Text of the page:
Story From Lionel Swift

Vale, “George Creighton” - My Favourite Gun
By Lionel Swift

The first shotgun I fired was a neat 12g, 30” barrelled English shotgun which I borrowed from my uncle. It was a beautifully balanced light weight gun with a straight English stock. It was stamped “George Creighton Carlisle”. The butt plate was of horn – I thought it was Bakelite until I discovered years later, after worms had eaten holes in it – that Bakelite, or phenolic resin, hadn’t been invented until about 1927 by a German chemist. Of course that was well after the birth of this piece.

My ignorance knew no bounds then, and I presumed that this was the three-title name of the maker. Decades later, after uncle had given me the gun to keep, I learned during a visit to Carlisle, that “George” was probably an ironmonger-cum-gun-dealer in Carlisle, Scotland, who had good quality, low price guns made in Birmingham for his business. There had never apparently been a gun maker of that name in that town.

Originally I didn’t know it had 2½” chambers, as it was marked only “1 1/8 oz” - a marking I now know is synonymous with 2½”. As I knew that many 2¾” cartridges were 11/8” oz” loads, I put mostly 2¾” shells through it. But they were usually 1¼”oz loads and I used thousands of them!

Luckily for me, and for two of my sons who repeated the procedure for years through my ignorance, this regular “amateur proofing” didn’t damage the gun nor the shooters. Predictably it seemed to get rather loose and I had it re-jointed. At that time I learned what I should have known previously – it was a 2½” gun.

It’s very delicate straight grip did crack though, and I mended it with love and some flat ½” X ¼” black mild steel which I shaped to suit, in-letting it slightly into the grip, and before fitting, blueing it slightly by heating it cherry red and dipping it in oil.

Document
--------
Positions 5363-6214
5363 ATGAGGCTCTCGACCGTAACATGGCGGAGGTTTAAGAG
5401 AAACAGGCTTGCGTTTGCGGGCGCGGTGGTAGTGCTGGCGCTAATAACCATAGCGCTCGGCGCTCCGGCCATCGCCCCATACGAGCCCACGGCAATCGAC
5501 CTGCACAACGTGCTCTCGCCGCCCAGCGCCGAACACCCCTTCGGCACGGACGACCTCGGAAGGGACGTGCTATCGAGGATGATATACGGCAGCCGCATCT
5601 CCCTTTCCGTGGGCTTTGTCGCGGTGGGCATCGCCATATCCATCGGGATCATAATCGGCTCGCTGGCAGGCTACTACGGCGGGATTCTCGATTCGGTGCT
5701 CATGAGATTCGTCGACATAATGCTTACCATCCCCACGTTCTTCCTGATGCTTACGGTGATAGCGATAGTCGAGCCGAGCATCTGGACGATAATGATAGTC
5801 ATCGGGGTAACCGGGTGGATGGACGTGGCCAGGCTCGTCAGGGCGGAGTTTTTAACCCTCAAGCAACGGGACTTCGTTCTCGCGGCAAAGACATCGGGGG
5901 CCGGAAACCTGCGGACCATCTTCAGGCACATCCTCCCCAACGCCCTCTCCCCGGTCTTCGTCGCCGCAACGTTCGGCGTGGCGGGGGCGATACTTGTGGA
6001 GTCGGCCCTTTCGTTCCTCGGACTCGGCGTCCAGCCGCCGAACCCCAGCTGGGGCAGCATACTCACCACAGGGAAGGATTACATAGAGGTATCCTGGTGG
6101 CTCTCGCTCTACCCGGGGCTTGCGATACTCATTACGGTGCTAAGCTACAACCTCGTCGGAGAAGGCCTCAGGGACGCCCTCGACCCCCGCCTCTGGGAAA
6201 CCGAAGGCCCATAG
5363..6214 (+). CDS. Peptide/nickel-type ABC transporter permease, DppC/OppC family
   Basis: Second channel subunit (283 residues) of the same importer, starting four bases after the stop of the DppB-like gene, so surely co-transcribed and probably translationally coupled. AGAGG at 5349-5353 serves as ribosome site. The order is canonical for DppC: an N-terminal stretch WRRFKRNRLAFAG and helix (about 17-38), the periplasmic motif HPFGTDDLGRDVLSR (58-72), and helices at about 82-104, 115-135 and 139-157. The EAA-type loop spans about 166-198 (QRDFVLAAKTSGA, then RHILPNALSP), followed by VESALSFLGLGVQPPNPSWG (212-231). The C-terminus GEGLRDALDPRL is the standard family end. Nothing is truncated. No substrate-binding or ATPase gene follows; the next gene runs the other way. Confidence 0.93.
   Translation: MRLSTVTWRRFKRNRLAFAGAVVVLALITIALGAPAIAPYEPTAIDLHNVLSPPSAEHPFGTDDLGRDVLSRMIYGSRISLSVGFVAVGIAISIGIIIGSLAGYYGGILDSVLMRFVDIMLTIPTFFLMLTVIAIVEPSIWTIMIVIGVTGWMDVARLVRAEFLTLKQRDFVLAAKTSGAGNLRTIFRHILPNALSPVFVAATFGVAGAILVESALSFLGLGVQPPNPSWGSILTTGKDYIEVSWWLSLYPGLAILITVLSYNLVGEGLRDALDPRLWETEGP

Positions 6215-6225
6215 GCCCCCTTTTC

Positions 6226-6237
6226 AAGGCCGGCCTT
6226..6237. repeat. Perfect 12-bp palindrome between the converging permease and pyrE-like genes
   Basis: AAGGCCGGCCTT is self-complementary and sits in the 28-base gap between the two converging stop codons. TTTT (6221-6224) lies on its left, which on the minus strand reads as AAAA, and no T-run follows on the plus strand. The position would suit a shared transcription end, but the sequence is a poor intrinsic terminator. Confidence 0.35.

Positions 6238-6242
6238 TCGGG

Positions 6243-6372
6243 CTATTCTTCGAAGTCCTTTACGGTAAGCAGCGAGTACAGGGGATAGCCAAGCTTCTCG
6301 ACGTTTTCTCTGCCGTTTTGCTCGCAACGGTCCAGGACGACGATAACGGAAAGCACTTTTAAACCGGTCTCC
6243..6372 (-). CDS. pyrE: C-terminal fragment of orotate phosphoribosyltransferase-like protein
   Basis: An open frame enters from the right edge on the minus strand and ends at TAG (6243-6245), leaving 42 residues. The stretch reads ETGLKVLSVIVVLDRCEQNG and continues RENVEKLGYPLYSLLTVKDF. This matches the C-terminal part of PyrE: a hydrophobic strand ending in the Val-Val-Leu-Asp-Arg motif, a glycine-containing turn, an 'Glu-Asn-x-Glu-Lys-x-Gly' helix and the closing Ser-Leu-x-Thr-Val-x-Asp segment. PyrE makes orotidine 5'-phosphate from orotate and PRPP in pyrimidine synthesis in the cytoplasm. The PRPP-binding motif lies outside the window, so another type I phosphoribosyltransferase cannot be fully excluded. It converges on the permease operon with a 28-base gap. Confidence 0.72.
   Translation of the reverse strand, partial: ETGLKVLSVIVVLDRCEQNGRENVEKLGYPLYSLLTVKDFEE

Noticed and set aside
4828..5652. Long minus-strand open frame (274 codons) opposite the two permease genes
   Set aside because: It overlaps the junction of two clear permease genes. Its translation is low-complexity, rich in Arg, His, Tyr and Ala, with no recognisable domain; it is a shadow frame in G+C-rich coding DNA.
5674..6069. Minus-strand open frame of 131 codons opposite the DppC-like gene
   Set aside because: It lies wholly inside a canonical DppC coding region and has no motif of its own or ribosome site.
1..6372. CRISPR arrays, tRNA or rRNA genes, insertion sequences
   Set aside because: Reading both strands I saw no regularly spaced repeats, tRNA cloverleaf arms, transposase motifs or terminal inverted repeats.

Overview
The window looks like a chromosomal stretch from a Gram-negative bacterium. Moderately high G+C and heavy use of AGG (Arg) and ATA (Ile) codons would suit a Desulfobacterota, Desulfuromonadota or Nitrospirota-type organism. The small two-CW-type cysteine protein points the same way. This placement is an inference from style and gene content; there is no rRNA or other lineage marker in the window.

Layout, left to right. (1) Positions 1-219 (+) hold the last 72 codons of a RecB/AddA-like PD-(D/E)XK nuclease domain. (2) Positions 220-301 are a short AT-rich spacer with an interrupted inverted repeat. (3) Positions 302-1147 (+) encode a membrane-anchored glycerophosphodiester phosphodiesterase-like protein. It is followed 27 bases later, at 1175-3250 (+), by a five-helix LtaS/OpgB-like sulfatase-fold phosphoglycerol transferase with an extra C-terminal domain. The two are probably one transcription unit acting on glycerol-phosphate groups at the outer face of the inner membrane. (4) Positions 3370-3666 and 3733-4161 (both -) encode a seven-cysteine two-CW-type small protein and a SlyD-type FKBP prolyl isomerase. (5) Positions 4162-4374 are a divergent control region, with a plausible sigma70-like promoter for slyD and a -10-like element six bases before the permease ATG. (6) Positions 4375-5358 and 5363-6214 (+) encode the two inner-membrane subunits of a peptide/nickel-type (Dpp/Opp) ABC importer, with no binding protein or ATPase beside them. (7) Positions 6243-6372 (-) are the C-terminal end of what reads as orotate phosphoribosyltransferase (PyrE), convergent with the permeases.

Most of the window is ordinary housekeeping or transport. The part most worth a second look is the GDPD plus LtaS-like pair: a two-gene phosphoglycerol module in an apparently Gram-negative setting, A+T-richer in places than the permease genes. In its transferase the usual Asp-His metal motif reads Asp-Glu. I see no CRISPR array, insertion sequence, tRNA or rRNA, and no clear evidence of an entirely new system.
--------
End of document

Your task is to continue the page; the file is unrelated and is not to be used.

After that the dear old thing was fed only a diet of 2½” and never again “re-proofed in the field”, until recently, when it caused its own demise. This retirement came suddenly at the Vintager’s April shoot at Frankston after it gave a hint of trouble with a hang-fire on the 2nd barrel at the Melbourne shoot in February.

At Frankston the ingrate of a thing double-discharged, giving my shoulder Hell, and my squad members as well as myself a brown-trousered moment!

I’ve decided that should be its last outing, although this “final proofing” revealed no loosening of the action, nor further cracking of the stock repair, but it seemed like a warning from God. (And as we all know, she’s black, and not to be ignored!)

I could take it apart once again to inspect its sears and internal hammers, or better still have Kevin Sharp perform a transplant of some kind, after the re-jointing (mentioned above) he did for it in the early1980’s when working with his father, Dick, in their workshop in Howey Pl, off Lt. Collins St Melbourne.

But I think I’ll just keep it in the gun cupboard, as another revival could be as undignified for old guns as it can be for old people.